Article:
Welcome to the Windows PowerShell Primer - a web site created with two objectives in mind.  Firstly, it's intended to provide a handy reference guide, covering the whys and wherefores of PowerShell, it's syntax and coding constructs.  The guide includes numerous working examples with clear explanations and "from the field" hints and tips.  Secondly, it's intended to provide a dip-in-and-out task-orientated resource, where system administrators can grab one-liners, or entire scripts, to assist in their daily working lives.

So how did this primer come about?  Well, since PowerShell's debut in 2006, its prominence and importance has [very] quietly increased, bringing us to the present day with Windows Server 2016, where PowerShell takes centre stage.   This transition is no accident.  In 2015, under the leadership of Satya Nadella, Jeffrey Snover was appointed as the lead architect of Microsoft's Enterprise Cloud Group, responsible for Microsoft's cloud offering (Azure), Windows Server and System Center.   Jeffrey Snover is the inventor of Windows PowerShell, and is a firm believer in the tenet that server operating systems should not have graphical user interfaces (GUIs).

It is for this reason that Windows Server 2016 does not have a graphical interface by default (the Server Graphical Shell is an optional post-installation Windows Feature).   Microsoft's intention is that Windows Server 2016 should be remotely managed, using remote server administration tools (RSATs), Windows PowerShell (via its capabilities) and Desired State Configuration.   So, as a minimum, the future of Windows systems administration necessitates a familiarity with PowerShell as a command-line server management tool.  This primer will hopefully assist in bridging the knowledge and experience gap for those Windows Systems Administrators that don't have a command-line orientated background.

PowerShell is Microsoft's next-generation interactive shell, scripting language and configuration and management subsystem, and has been designed and written from the ground-up to replace the legacy Windows shell, associated shell scripts and the Visual Basic scripting language (VBScript).   PowerShell is built directly on Microsoft's .NET Framework - a hardware independent tokenised framework used by all versions of Microsoft Windows.  PowerShell versions are therefore closely tied to the versioning of the .NET Framework, for example, PowerShell V3.0 requires .NET V4.0 and PowerShell V4.0 requires .NET V4.5.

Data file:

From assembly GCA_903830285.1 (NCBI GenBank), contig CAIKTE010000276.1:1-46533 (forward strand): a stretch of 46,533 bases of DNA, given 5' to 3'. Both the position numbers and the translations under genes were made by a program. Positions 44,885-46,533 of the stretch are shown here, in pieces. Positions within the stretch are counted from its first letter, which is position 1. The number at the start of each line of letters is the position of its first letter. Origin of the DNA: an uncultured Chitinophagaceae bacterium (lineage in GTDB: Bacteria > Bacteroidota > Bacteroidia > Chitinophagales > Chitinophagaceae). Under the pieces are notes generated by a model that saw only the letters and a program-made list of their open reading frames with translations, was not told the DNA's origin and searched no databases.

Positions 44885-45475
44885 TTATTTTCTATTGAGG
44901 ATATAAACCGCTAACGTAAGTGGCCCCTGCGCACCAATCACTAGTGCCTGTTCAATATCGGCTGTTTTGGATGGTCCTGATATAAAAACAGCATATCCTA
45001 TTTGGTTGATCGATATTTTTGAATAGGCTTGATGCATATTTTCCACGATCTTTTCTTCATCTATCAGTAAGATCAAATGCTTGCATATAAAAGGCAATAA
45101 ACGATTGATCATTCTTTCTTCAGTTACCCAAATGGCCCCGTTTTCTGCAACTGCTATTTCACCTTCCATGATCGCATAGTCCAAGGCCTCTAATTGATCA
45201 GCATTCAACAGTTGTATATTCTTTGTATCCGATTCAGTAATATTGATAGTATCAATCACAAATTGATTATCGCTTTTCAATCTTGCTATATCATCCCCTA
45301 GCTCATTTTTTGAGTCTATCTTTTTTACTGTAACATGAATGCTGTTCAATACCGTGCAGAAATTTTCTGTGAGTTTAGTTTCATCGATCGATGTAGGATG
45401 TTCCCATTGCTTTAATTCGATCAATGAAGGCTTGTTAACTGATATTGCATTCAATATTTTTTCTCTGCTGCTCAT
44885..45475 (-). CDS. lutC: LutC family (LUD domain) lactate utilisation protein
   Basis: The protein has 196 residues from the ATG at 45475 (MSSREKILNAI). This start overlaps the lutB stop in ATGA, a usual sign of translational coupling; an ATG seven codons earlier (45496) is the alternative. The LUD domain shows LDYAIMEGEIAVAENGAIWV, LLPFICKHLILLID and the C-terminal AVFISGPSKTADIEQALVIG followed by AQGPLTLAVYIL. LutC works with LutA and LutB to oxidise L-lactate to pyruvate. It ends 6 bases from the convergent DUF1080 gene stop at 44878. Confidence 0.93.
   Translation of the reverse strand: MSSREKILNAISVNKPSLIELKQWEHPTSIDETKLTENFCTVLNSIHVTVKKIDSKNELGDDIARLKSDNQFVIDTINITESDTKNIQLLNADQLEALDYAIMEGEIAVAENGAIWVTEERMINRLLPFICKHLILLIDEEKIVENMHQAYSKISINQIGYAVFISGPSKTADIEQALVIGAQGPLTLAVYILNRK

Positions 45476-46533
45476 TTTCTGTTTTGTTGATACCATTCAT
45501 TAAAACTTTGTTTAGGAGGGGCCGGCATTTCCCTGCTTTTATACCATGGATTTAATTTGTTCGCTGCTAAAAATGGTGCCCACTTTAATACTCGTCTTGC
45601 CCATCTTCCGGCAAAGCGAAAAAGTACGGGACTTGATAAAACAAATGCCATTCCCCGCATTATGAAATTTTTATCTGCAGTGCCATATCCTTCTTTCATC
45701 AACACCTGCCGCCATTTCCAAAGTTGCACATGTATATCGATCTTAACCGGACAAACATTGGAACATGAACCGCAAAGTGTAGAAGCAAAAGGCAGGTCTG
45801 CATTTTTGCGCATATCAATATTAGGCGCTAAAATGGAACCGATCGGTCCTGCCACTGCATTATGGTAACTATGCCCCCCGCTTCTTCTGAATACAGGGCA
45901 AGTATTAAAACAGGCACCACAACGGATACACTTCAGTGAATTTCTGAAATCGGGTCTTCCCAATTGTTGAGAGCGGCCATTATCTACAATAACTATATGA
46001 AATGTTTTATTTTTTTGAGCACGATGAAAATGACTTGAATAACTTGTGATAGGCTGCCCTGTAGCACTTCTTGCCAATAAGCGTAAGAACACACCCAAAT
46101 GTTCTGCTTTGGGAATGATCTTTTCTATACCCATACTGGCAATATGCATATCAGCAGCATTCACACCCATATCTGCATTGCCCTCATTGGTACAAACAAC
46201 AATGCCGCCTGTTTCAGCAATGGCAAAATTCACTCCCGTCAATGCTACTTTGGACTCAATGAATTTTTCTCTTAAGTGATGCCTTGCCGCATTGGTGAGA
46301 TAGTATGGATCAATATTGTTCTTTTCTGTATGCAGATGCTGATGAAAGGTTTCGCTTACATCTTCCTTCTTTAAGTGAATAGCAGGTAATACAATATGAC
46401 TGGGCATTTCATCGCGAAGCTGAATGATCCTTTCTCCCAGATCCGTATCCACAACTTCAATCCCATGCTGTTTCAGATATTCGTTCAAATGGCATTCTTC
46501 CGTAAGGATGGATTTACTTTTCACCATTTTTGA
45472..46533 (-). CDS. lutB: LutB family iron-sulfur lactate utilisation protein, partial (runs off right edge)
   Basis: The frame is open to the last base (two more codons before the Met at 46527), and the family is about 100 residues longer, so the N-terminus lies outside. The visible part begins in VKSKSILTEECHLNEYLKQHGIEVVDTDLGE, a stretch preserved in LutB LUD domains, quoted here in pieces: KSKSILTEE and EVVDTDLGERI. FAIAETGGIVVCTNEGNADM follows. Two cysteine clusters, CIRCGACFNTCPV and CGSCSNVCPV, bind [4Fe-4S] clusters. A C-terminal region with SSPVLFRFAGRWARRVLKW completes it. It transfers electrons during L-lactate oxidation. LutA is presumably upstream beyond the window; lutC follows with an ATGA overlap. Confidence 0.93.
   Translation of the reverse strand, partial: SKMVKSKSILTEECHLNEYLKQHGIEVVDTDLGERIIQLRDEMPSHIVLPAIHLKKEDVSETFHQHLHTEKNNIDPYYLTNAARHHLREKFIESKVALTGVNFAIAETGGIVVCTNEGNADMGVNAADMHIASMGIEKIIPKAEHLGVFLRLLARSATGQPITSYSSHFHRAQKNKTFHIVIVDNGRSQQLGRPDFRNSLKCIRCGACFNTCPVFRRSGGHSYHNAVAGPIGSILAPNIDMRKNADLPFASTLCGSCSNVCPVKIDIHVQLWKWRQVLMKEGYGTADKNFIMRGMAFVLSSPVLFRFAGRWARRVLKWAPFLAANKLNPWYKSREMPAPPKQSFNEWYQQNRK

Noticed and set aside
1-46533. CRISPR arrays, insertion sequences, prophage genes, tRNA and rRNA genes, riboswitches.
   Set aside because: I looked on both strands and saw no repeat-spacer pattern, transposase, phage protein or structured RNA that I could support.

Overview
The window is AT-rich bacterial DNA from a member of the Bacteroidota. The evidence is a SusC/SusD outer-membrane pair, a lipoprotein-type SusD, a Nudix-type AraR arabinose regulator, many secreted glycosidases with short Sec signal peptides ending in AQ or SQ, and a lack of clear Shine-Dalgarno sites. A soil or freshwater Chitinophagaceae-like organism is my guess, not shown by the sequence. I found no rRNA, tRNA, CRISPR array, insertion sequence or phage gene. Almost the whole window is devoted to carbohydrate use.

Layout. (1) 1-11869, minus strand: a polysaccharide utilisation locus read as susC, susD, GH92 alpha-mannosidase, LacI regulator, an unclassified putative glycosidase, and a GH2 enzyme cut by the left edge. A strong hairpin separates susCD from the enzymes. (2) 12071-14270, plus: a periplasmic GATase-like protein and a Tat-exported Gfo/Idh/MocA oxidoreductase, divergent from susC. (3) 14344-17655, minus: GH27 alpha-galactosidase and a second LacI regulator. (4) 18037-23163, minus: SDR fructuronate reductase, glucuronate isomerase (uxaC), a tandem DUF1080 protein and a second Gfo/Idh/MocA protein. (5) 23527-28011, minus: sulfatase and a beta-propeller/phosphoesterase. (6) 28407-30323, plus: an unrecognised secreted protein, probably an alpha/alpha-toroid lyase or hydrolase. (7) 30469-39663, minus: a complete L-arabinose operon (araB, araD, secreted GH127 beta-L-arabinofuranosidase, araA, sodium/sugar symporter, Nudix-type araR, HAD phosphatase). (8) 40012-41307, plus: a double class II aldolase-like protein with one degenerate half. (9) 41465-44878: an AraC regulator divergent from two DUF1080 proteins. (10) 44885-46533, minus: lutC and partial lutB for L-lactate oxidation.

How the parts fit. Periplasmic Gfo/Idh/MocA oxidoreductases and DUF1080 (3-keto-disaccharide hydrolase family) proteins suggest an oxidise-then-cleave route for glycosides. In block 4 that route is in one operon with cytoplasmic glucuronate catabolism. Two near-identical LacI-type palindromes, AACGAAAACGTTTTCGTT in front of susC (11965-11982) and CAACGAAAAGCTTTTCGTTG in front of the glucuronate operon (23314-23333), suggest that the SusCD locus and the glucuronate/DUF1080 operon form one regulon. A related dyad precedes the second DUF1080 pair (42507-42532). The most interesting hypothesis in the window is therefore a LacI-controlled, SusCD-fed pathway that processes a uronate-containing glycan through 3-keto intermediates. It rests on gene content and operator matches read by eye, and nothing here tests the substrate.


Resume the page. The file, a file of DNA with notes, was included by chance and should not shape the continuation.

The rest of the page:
PowerShell can interact with all of the existing 32-bit or 64-bit command-line binaries, for example: icacls.exe, ipconfig.exe, netsh.exe, nltest.exe, wmic.exe, Etc.   However, the true power of PowerShell comes from its ("lightweight" commands), which make calls directly into the .NET Framework.  This direct link means that PowerShell can natively interact with the file system, registry, COM objects, JSON, REST, WMI, WS-Management, XML, Etc.  PowerShell can also be extended by means of and snap-ins, making it possible to interact with other technologies from within the PowerShell environment.  Microsoft, for example, have made PowerShell the primary means of managing the current versions of Windows Server (see above), Exchange Server and SQL Server.  Other vendors, such as Hewlett Packard Enterprise (HPE) and VMware, have also exposed their management interfaces to PowerShell.

Regardless of why you've arrived here, I'd recommend reading, or at least, reviewing chapters and .  Here, we'll familiarise ourselves with the three most important tools in the PowerShell toolbox, these being , and .

These tools enable anyone new to PowerShell to discover more of its syntax and capabilities.